http://www.survivalquarterly.com/techniques.php

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Whether or not you believe in the doomsday idea of December 21, 2012, or the idea that what is happening is a natural planetary cycle, the fact that something is changing in our climate is a given.  We are experiencing an increasing number of severe disturbances in our weather patterns.  As a global community, we are integrated with a technology that benefits us in uncountable ways.  The internet.  Every aspect of our lives is connected and directed via the computer.  Our finances, our health, our entertainment, our communications and our ability to function on a day to day basis is computerized.  Take this technology way and chaos will follow.  Any disruption of this single item will disrupt everything from accessing our money to obtaining our medications.  The flow of resources, such as food and water will slow, our cell phones will cease, and even the simple routines of work and play will be affected.  Everything is tied to the world wide web.
So what happens if we lose this tool?  In effect, your life will change.  Of those of us who grew up in the non computer age, we will be better prepared for such an emergency, but of those who never knew a simpler lifestyle, you will have a more difficult time.
We can look at this phenomenon in several different ways.  We can choose to ignore and deny that this scenario can happen and in the event that you are right, you can become smug and tell everyone, “I told you so.”  You can also go to the extreme in the opposite direction, and develop a survivalist mentality, and stock pile for Armageddon so that when we live in a post calamity “Mad Max” world, you will be prepared to fight off gangs of mercenaries.  OR, you can begin to think about what it would take to survive an emergency, whether post apocalyptic or natural disaster.  In any event, you will be the one who actually decides your future. And thinking is free, though becoming a lost art form.
For myself, I do not know what the future will bring.  I do know that knowledge is valuable, and that this knowledge is free for those who are not in denial.  I do know that it does not just happen to the other guy or other country because someday, I will become  that “other guy.”  I do know that in an emergency, I will need to fend for myself and my family because everyone around me will be doing the same.  I know that government emergency response will be limited or non existent, at least in the beginning, if at all.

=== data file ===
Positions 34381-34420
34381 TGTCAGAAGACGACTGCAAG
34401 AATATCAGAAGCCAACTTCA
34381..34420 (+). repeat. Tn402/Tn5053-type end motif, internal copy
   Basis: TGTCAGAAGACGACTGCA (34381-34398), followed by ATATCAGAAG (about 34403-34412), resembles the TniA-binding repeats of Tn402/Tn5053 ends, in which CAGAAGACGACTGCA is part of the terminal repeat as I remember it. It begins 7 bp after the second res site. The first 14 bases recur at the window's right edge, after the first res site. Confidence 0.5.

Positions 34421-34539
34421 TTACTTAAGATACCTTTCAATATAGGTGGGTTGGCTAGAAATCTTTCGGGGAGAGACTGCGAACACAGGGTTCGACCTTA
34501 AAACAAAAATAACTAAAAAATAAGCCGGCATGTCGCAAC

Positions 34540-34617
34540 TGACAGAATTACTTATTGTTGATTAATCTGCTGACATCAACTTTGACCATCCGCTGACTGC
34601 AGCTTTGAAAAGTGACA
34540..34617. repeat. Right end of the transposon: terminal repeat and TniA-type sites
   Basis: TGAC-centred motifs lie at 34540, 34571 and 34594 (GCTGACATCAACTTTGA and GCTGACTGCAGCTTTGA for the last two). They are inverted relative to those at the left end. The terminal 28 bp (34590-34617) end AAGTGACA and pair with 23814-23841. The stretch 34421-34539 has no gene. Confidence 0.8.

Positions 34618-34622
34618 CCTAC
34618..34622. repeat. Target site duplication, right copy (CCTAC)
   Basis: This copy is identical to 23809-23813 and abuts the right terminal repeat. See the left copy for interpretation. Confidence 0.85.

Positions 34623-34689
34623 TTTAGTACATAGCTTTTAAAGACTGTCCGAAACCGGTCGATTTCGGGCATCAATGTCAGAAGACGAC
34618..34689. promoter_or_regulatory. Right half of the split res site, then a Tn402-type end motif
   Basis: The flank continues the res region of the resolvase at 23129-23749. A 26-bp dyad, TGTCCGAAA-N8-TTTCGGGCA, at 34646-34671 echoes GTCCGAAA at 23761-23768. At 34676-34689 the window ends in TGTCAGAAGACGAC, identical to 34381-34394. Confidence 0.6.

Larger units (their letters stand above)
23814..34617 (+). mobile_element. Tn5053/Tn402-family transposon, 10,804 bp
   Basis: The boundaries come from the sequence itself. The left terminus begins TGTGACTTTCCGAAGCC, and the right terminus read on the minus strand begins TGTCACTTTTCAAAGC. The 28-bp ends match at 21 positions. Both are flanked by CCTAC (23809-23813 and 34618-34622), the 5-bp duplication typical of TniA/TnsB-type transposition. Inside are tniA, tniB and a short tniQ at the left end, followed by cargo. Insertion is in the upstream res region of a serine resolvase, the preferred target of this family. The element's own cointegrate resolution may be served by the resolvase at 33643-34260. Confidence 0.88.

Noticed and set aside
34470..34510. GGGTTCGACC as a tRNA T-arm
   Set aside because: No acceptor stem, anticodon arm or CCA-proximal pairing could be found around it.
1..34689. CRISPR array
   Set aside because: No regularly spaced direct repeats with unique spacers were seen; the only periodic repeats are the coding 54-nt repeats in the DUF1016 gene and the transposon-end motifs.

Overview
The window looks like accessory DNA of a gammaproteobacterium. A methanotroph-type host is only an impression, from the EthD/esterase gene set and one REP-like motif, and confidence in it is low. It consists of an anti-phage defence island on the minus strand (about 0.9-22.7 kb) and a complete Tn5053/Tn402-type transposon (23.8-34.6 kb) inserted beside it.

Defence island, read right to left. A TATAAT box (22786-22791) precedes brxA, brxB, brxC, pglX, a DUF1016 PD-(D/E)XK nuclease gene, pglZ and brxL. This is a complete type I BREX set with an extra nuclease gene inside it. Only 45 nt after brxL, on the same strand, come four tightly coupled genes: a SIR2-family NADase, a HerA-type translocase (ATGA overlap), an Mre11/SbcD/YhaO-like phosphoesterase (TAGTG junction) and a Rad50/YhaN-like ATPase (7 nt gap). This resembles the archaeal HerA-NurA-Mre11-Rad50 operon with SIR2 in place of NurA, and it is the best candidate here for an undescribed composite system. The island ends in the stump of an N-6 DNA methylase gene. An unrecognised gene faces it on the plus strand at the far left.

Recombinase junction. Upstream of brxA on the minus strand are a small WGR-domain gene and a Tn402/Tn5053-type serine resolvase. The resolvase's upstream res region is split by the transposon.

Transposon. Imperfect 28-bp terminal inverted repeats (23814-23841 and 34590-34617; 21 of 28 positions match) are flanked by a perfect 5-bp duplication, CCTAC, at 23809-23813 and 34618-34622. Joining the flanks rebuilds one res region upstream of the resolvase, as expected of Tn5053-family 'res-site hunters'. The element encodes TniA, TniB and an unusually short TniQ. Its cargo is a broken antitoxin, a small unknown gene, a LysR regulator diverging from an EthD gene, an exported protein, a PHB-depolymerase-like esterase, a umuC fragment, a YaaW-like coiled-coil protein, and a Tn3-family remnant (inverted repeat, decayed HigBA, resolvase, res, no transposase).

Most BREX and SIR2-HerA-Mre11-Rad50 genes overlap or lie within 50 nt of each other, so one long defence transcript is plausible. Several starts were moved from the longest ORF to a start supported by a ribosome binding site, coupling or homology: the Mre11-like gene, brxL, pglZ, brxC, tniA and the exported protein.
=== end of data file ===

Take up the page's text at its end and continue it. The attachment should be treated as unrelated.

I think the first thing one needs to do is accept the fact that disasters happen.  The second is to gain the knowledge needed to overcome any event that can be life threatening, and the third thing to do is prepare.  All simple tasks.

survival quarterly

Ryeder..rv-visions

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The past several weeks has shown us that winter weather is dangerous.  During these major storms, many people became snow bound, and several people died due to bad decisions and not being prepared.  Making a bad decision is human, but not being prepared for an emergency is unwise and unnecessary.  Having spent time in the Arctic, where my primary function was to drive in all sorts of inclement weather, I can attest to the fact that “being prepared” will save your life.  Making or purchasing an emergency kit for your vehicle is simple, inexpensive, and can save your life.  To make your own emergency kit, you need the basic items and knowledge.

1.  Always check the weather before you leave and tell someone where you are going.

2.  Always keep your gas tank full when driving in cold weather.

3.  Stay in your vehicle and allow for refresh air.

4.  Do not eat snow for hydration.  Eating snow lowers the body temperature.  Let the snow melt first.

5.  Carry a winter survival kit in your car to include:

blankets, flashlight, extra batteries, brightly colored cloth, sand or a bag of cat litter, shovel, candles and matches, non perishable high calorie foods, (nuts, raisins, and candy bars), newspapers (for insulation), a first aid kit and jumper cables, small, sharp knife, large plastic garbage bag, cell phone adapter to plug into lighter, shovel, tow cables or chain, sleeping bag or blankets, road flares and reflectors.

This kit is simple to make and could save you life.

Beautiful but deadly...

For information and resources on emergency preparedness, check out:

Ryeder…survival quarterly